LEZ Glasgow: Almost 90 motorists hit with mammoth £960 low emission zone surcharge fines for fifth offence in one month
Almost 90 motorists were hit with £960 fines in a single month for breaching the Glasgow low emission zone (LEZ) under surcharge penalties set by the city council.
Figures provided by the council show a total of 89 non-compliant vehicles were issued with the hefty penalty in September for committing a fifth successive breach of the LEZ.
And a further 83 vehicles were punished with a £480 fine for the same month after committing multiple breaches. A total of 937 surcharge fines – ranging from £120 to £960 – were issued for vehicles during September. The basic fine for a breach is £60.
Scottish Licensed Trade Association spokesman Paul Waterson said the “atmosphere was down” in Glasgow’s city centre, with businesses already struggling without the financial support that existed during the Covid pandemic. He said the LEZ “isn’t helping” and questioned the timing of the scheme’s introduction amid increases in utility charges and rising supplier costs.
“These [surcharge] fines make it appear to be a money making exercise without any thought for what this is doing to many businesses, not only for the hospitality trade, but other businesses as well,” he said.
Surcharging – where the penalty charge rate doubles for subsequent LEZ breaches – started in July.
Penalty charge rates are capped at £480 for cars and light goods vehicles, and £960 for minibuses, buses, coaches and HGVs. The penalty rate is re-set to £60 when no further breach involving the same vehicle occurs within 90 days after a previous violation.
A total of 2,620 surcharge fines were issued from July to September.
A city council spokeswoman said: “We know from pre-enforcement modelling that the vast majority of vehicles driving into the zone already meet the emission standards. However, Glasgow’s LEZ addresses the most polluting vehicles which disproportionately create harmful concentrations of air pollution in the city centre.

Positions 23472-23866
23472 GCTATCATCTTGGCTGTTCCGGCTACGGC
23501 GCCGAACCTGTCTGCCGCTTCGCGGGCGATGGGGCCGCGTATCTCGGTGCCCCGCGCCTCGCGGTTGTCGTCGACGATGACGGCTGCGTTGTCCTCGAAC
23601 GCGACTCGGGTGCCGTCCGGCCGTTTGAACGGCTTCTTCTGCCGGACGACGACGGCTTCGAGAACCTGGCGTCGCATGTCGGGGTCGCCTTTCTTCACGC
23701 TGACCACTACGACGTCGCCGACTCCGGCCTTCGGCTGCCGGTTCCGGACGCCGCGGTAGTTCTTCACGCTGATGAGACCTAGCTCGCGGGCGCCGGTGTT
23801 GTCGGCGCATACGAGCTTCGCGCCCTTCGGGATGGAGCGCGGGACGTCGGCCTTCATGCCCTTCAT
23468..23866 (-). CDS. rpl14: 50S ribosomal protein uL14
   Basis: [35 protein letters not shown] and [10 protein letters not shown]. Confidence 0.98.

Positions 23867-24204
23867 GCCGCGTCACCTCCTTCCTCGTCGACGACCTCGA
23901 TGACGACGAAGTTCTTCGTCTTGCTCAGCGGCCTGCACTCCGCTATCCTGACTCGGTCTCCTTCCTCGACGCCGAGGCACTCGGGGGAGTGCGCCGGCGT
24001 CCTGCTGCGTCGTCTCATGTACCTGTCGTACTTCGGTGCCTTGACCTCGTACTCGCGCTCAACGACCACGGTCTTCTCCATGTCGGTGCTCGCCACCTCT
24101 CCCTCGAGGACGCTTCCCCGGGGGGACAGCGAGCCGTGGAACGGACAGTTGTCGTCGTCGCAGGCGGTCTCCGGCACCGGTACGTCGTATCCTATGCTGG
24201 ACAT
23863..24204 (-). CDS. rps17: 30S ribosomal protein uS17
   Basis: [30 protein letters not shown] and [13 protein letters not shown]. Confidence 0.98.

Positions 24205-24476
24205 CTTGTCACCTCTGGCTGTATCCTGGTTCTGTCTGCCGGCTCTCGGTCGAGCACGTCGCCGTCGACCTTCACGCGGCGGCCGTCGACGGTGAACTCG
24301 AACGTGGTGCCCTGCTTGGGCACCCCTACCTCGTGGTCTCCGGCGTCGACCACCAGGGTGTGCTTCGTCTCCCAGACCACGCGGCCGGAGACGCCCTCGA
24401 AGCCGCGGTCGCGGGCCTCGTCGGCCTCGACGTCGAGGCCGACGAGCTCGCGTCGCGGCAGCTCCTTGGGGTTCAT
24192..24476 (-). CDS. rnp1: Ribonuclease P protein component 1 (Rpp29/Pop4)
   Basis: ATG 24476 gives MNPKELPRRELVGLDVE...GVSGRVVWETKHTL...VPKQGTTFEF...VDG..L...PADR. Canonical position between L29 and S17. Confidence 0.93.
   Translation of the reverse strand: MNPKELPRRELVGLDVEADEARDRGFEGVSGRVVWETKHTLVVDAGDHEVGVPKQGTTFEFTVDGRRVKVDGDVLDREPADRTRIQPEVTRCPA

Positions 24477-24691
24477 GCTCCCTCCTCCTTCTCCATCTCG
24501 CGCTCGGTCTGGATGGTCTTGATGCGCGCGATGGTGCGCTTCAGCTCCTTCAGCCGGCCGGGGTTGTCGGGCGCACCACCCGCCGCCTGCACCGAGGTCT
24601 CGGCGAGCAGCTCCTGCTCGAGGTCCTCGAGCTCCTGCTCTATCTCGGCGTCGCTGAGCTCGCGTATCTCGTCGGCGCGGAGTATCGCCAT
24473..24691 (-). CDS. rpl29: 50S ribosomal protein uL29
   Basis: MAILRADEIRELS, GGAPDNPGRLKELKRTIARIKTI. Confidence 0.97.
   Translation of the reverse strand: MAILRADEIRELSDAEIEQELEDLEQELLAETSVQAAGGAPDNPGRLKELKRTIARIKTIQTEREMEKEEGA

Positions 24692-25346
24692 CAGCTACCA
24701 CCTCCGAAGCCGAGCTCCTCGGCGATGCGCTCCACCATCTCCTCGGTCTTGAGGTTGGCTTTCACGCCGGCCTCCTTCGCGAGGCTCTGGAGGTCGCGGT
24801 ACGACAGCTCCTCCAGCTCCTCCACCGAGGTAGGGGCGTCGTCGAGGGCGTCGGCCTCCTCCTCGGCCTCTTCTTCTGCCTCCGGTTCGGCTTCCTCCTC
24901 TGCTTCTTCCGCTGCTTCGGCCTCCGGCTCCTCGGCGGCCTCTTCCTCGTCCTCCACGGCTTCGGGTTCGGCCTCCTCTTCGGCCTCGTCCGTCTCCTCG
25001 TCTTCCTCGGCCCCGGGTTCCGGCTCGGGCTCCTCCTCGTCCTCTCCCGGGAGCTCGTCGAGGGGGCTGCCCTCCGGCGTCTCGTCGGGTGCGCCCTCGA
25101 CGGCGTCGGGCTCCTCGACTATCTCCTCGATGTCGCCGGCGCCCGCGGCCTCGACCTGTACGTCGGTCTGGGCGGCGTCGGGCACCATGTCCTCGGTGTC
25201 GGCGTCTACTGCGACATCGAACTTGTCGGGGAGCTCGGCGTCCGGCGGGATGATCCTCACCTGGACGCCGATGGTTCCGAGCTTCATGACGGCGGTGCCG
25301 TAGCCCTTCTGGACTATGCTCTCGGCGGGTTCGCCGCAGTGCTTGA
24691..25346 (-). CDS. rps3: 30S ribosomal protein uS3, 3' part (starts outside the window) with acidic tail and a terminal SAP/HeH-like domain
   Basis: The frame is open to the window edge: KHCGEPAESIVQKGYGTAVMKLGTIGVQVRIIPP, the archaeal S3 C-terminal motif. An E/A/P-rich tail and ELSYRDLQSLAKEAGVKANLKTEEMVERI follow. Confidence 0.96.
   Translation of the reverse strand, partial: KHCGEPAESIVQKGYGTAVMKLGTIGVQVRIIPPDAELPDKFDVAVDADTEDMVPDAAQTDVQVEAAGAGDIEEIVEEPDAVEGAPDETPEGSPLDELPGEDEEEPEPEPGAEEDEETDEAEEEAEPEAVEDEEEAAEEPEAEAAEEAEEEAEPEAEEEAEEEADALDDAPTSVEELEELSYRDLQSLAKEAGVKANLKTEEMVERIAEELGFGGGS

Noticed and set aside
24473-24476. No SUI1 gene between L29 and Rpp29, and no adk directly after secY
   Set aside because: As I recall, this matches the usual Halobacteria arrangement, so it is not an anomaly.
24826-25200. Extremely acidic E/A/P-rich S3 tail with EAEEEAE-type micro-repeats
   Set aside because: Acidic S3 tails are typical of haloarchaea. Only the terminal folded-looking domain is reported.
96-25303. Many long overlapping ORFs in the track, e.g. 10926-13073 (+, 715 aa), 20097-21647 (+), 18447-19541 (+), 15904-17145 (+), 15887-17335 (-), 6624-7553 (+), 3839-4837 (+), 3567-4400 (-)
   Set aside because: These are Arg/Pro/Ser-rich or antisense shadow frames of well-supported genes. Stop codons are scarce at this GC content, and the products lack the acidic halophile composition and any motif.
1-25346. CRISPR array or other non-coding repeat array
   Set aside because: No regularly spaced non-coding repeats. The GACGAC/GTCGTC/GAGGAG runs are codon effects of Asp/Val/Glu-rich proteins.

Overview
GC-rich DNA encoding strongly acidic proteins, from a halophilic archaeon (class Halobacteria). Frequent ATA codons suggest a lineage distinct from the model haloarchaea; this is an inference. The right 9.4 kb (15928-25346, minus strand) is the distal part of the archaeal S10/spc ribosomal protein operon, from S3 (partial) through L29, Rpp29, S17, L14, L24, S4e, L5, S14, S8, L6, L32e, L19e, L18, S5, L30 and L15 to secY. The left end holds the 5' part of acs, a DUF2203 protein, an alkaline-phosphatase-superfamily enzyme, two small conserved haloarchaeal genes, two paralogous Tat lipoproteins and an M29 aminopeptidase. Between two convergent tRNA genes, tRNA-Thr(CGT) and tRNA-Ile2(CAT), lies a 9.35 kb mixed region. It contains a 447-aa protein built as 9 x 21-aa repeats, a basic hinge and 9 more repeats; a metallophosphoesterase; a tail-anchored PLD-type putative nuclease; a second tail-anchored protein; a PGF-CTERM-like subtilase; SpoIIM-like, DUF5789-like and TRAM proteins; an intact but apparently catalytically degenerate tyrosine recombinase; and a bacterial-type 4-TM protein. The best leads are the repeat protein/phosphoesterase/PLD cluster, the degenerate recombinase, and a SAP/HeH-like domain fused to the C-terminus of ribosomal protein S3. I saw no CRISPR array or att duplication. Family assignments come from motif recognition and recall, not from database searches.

“Scottish LEZs operate by way of a penalty system, set in legislation to discourage non-compliant vehicle entry and to maximise the air quality benefits that can be delivered.
“Surcharging, whereby the penalty charge rate doubles for subsequent LEZ breaches, commenced in July after an initial familiarisation period, and applies after the first, or most recent penalty charge notice can be expected to have been received by the vehicle's registered keeper.
“Penalties are reduced by 50 per cent if paid within 14 days, with all revenue above that incurred in running Glasgow’s LEZ scheme itself, only used for activities that help reduce air pollution or contribute toward achieving our climate change targets.”
The surcharge figures have been revealed for the first time in the wake of the LEZ being ruled lawful in a court decision late last month.
Campaigners fighting against the scheme said they had been left “clearly very disappointed” by the ruling.
LEZ Fightback team adviser Jack Irvine previously said: "The war on motorists is relentless and apart from the fact that the pollution levels are well within acceptable levels, we all feel that Glasgow City Council and the SNP/Green alliance seem determined to turn the city into a ghost town.”
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